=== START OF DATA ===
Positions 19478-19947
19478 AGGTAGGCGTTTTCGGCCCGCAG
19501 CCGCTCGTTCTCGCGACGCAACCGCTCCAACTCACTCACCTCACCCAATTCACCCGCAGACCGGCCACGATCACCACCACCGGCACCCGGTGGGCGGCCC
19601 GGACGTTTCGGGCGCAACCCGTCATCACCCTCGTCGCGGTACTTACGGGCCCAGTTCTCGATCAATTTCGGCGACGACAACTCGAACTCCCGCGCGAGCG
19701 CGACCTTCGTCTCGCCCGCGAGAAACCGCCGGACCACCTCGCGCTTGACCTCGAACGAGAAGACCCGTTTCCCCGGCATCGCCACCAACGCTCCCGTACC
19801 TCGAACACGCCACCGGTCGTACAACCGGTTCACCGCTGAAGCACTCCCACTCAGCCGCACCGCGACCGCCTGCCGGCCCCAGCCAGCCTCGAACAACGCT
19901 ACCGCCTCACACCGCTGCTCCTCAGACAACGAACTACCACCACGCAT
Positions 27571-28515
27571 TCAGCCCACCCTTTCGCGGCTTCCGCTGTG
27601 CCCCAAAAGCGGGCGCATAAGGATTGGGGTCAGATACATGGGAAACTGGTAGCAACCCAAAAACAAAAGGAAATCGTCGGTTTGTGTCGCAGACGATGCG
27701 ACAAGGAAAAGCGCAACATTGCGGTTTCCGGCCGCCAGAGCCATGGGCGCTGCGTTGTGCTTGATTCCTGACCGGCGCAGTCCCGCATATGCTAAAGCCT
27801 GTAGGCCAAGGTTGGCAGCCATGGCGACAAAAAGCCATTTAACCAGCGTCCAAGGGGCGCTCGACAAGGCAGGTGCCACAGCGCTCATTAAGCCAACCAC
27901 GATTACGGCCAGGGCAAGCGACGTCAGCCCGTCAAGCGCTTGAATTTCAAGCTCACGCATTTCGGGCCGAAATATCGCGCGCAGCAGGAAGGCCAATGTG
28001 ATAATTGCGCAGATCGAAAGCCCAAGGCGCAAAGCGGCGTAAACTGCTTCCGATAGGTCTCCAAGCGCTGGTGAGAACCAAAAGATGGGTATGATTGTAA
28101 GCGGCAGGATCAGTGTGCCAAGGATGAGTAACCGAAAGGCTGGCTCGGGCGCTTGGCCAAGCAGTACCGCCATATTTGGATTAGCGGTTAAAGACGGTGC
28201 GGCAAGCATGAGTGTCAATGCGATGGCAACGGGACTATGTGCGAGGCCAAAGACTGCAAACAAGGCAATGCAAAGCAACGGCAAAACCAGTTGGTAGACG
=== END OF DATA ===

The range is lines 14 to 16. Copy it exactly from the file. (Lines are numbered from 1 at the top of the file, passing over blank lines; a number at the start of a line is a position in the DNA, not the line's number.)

28001 ATAATTGCGCAGATCGAAAGCCCAAGGCGCAAAGCGGCGTAAACTGCTTCCGATAGGTCTCCAAGCGCTGGTGAGAACCAAAAGATGGGTATGATTGTAA
28101 GCGGCAGGATCAGTGTGCCAAGGATGAGTAACCGAAAGGCTGGCTCGGGCGCTTGGCCAAGCAGTACCGCCATATTTGGATTAGCGGTTAAAGACGGTGC
28201 GGCAAGCATGAGTGTCAATGCGATGGCAACGGGACTATGTGCGAGGCCAAAGACTGCAAACAAGGCAATGCAAAGCAACGGCAAAACCAGTTGGTAGACG